Fun ways to learn a new language

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For many of us, the start of a New Year is the time to dust off our language dictionaries and workbooks and decide to learn a new language. But most of the time, our plans get shelved along with our books. However, to learn a new language doesn’t have to be just another forgotten resolution — it can be something to embrace in a fun and fresh new way. You may not become fluent, but knowing a little can go a long way. So join the Atlas challenge this February and learn a new language, whichever you fancy, and let us know how you are getting on. Here are some hints and tips how to make learning a new language more fun.


1. Learn a new language as if you’re (really) young

When you begin learning a language, approach it through the eyes of a child. Children’s books and learning materials, such as songs and rhymes start with the basics and break things down into small fragments—and when you’re pressed for time, this can be much easier than getting into a dense workbook.


2. Watch movies & listen to music

Listening to the spoken words of a new language in movies or songs will make not only your ear familiar with the inflection and sounds of the language, but also help you to learn a few basic phrases. It will probably not help you with ordering food or getting around a city efficiently, but you will at least end up speaking the language fluidly instead of like a robot (as you might from one of the audio-lessons). Paying attention to media in your target language introduces you to the phonetic and grammatical structure of your target language too. Once you are accustomed to the melodies of your new languages, then you can insert the grammar and vocabulary lessons. Listen first, speak later. Most importantly, make it fun!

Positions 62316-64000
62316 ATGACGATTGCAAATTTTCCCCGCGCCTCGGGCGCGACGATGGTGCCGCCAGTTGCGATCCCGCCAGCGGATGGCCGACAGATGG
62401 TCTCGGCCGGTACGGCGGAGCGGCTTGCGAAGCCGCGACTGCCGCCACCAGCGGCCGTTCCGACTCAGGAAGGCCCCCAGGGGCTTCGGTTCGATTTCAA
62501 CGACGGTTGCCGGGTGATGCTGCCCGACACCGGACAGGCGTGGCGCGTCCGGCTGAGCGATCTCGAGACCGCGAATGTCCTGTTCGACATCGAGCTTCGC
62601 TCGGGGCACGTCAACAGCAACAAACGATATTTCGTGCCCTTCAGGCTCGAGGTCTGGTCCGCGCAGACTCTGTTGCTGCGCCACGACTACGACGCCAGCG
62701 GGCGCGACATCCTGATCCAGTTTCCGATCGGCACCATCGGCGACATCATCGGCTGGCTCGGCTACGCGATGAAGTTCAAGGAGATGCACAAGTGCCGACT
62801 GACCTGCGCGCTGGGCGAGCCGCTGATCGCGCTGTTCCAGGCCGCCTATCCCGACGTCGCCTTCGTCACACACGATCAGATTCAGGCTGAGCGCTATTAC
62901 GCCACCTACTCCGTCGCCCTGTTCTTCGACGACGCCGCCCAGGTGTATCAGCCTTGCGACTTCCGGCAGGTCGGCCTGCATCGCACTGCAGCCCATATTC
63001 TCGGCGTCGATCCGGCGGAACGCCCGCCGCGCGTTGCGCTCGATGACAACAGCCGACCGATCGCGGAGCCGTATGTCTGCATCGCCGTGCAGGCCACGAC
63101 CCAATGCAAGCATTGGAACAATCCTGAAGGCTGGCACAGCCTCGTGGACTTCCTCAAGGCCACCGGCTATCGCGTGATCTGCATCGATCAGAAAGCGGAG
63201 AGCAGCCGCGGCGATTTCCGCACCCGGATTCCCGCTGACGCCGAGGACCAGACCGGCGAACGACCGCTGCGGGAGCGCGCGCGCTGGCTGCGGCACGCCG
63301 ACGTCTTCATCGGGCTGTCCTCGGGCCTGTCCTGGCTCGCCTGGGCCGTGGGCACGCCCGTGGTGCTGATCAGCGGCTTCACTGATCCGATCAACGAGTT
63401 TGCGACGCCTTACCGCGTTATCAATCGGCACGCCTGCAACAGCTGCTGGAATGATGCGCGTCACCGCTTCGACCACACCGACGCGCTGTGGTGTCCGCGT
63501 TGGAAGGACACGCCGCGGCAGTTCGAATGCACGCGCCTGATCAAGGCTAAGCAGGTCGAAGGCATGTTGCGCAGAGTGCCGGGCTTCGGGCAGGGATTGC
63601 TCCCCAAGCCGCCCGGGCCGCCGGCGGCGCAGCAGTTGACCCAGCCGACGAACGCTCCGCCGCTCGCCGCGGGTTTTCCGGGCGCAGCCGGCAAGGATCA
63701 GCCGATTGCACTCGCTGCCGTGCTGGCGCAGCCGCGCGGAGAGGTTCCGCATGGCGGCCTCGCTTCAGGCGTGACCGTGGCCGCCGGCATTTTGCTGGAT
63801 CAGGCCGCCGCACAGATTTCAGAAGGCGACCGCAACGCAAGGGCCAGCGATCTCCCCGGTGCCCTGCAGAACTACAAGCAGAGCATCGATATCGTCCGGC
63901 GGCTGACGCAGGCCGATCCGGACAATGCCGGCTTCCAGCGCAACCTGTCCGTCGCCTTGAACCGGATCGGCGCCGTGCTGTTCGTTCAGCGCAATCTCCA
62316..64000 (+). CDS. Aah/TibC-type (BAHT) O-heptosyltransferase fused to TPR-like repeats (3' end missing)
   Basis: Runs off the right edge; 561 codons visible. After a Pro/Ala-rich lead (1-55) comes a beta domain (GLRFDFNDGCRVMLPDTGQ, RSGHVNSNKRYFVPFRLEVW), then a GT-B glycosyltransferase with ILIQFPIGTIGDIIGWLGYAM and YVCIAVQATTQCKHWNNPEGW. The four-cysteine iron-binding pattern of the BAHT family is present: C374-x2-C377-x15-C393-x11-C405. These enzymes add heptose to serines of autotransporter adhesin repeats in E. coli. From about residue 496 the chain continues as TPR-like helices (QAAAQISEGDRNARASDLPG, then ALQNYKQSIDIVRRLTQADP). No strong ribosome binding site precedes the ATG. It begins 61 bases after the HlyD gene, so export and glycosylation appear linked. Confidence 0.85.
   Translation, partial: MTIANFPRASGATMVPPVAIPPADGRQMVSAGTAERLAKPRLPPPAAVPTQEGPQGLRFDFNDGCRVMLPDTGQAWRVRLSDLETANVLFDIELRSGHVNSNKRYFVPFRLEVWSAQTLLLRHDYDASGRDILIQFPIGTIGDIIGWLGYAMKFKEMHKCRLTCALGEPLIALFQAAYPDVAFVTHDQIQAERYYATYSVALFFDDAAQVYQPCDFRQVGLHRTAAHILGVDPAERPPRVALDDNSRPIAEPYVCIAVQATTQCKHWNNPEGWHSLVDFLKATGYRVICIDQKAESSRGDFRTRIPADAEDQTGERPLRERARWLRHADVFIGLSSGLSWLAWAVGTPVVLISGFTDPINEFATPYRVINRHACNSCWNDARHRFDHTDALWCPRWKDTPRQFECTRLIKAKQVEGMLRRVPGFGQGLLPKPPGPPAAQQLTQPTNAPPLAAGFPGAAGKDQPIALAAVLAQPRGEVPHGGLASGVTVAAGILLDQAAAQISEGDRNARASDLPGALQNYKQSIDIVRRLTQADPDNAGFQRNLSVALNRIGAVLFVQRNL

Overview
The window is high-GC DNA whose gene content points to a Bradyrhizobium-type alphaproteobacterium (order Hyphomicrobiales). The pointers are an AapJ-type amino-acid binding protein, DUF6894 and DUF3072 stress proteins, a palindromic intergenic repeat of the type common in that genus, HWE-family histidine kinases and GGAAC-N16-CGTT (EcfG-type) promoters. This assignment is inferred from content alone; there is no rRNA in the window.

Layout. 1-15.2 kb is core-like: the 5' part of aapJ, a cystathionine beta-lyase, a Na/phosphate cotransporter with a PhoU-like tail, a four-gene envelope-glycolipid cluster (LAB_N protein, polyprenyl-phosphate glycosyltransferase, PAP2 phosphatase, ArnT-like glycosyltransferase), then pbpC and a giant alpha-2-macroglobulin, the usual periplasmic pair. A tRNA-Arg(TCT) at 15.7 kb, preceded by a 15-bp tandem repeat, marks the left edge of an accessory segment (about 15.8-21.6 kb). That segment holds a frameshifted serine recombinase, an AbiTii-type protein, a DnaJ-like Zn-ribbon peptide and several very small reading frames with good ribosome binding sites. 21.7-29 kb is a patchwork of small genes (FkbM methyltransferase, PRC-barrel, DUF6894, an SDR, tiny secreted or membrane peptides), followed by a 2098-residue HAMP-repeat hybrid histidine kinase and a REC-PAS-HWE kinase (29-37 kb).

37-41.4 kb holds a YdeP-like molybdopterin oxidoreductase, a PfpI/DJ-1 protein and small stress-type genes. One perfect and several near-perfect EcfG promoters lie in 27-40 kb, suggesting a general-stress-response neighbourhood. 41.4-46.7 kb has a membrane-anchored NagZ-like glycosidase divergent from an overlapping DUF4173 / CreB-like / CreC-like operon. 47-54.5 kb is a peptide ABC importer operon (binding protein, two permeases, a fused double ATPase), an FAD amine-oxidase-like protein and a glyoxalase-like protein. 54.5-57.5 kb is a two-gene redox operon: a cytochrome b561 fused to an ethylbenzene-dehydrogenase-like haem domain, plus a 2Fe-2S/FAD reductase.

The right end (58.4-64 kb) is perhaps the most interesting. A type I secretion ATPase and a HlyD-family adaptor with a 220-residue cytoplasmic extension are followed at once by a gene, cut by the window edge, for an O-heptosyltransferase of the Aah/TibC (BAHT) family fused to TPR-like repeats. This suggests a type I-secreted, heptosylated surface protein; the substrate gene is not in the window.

3. Go shopping

Instead of reading about the local market in your language text, why not just go there? Visit Chinatown or other ethnic neighbourhoods in your city and talk with people to practice numbers, basic words and phrases and polite formalities. You will often find that vendors are always happy to chat and even happier to help correct language mistakes.


4. Use technology

There’s no need to invest in expensive software when there are so many free resources and apps out there. With a few downloads and apps, you can get daily updates and lessons, speak with a native over Skype or have Google hangouts with people who are also learning. For example, the BBC has great language-learning guides, which offer insight into culture and everyday life in other countries.


5. Speak as much as you can

The only way a language will stick with you is by speaking and listening often, so take every opportunity you can find to use your new language as much as possible. Talk to friends from other countries or try out an ethnic restaurant and speak to the owners in their language. Remember to work on your accent and tones—one of the best compliments to receive is “your accent is really good!”


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